Climate change places additional stress on critical infrastructure systems as demand for resources (e.g., water and electricity) increases and environmental disruptions (e.g., flooding and wildfires) become more frequent and severe. Interconnected infrastructure systems may be particularly vulnerable, as disruptions in one system can cascade to other systems and increase the severity of impacts. To ensure continued functionality, infrastructure systems must be designed or adapted to account for changing environmental conditions, with consideration for the interactions between systems. For this study, we examine the dependencies between shoreline protective infrastructure and transportation infrastructure in the context of sea level rise in the San Francisco Bay Area. Shoreline modifications implemented in one location can cause hydrodynamic feedbacks that exacerbate flooding and associated disruptions elsewhere. On the other hand, the decision not to implement shoreline protection can cause local flooding of roadways that leads to traffic feedbacks and system-wide travel delays. We compare the magnitude of these feedbacks, in terms of vehicle hours traveled (VHT), across a range of county-level shoreline scenarios to characterize the effects of one county's shoreline adaptation decisions on its neighbors. Our results show that VHT increases by as much as 7.2% due to hydrodynamic feedbacks and 10.7% due to traffic feedbacks. Comparing these effects for each scenario allows for targeted decision-making about adaptation approaches that account for both the local effects of flood disruptions and the regional network effects driven by infrastructure interactions.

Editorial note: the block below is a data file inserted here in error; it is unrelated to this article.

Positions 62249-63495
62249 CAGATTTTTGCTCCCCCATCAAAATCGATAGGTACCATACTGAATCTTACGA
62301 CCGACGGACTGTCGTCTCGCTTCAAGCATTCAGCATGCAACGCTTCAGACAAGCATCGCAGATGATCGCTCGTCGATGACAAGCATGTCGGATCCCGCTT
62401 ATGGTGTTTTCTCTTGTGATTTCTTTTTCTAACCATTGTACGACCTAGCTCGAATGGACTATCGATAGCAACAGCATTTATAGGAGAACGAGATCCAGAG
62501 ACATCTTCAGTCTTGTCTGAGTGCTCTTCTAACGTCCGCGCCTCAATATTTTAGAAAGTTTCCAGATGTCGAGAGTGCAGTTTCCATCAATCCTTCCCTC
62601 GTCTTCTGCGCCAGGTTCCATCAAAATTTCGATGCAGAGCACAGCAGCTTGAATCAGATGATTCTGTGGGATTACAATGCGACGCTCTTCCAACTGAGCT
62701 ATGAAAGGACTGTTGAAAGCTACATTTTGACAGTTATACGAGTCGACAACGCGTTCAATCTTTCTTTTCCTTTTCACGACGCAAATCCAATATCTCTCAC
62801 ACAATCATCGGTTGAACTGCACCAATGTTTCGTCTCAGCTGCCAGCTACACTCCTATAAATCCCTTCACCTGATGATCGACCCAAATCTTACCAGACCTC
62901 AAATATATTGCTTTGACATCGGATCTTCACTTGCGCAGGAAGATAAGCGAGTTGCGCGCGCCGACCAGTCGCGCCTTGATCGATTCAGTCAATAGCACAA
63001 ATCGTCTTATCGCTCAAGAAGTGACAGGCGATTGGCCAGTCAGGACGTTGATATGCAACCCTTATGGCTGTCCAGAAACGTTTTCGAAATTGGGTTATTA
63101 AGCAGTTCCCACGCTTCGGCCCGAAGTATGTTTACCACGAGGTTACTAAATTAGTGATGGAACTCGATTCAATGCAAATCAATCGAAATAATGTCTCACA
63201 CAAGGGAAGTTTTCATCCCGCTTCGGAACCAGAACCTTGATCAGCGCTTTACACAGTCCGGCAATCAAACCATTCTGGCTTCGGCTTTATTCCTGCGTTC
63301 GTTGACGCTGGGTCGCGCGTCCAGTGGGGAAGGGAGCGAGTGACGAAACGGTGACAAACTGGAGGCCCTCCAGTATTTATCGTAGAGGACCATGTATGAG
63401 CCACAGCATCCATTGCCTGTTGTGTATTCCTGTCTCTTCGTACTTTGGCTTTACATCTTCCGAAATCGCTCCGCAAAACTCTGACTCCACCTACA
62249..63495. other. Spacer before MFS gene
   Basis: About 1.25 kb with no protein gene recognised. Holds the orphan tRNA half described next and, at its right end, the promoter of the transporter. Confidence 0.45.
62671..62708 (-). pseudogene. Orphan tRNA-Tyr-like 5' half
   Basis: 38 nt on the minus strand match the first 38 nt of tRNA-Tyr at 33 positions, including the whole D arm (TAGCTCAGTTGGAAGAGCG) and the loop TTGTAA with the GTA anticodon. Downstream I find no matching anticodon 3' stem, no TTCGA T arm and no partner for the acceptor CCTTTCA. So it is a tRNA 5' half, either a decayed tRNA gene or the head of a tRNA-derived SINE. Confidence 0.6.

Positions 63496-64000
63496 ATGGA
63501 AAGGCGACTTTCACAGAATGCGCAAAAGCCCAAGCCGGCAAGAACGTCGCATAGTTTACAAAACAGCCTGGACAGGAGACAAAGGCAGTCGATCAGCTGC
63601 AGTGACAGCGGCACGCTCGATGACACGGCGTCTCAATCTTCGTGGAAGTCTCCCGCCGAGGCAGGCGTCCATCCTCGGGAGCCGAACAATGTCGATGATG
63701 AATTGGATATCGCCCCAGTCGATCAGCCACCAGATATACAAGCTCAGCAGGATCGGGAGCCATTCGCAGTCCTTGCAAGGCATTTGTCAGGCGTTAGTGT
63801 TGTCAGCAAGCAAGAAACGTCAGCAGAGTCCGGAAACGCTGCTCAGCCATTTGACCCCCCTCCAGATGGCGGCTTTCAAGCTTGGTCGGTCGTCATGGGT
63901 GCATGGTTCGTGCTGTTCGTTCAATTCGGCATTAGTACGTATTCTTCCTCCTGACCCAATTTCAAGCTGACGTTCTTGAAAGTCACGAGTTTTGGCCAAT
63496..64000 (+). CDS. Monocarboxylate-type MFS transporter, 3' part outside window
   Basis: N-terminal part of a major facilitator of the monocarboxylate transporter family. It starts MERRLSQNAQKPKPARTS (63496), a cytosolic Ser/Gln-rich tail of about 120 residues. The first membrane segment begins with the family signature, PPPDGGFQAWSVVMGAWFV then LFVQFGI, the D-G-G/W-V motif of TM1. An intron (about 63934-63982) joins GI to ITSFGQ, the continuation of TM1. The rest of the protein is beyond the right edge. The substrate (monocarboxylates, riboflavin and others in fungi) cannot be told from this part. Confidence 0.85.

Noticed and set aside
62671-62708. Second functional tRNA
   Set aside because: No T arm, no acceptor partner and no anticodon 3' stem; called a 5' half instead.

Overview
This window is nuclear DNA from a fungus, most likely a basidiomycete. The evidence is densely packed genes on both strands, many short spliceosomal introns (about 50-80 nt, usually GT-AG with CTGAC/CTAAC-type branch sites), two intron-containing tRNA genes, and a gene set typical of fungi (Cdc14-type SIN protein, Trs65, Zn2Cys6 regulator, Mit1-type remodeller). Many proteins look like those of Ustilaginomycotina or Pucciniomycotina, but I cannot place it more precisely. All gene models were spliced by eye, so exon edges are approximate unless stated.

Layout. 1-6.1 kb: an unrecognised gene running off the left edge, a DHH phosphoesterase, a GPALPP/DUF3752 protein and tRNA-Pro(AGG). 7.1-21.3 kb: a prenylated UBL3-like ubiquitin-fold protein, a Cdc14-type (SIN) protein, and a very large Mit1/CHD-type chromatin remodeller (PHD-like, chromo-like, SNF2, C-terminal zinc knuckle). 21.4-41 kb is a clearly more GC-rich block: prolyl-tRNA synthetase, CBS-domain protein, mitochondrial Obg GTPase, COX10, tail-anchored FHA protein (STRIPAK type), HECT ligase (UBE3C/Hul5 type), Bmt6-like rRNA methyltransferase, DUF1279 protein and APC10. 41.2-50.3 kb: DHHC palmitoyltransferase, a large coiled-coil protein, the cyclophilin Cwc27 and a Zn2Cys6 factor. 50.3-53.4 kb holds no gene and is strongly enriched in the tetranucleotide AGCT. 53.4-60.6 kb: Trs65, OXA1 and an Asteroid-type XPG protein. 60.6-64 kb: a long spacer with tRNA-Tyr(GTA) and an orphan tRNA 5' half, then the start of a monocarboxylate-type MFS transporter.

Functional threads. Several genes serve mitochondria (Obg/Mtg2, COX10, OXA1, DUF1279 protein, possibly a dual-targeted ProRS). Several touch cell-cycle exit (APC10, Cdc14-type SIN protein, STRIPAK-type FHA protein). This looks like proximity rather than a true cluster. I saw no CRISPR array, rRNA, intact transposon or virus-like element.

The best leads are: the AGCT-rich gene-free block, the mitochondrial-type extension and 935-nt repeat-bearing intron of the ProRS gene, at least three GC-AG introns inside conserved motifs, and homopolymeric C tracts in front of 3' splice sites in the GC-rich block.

- infrastructure dependencies
- sea level rise
- shoreline adaptation
- transportation infrastructure
ASJC Scopus subject areas
- Environmental Science(all)
- Earth and Planetary Sciences (miscellaneous)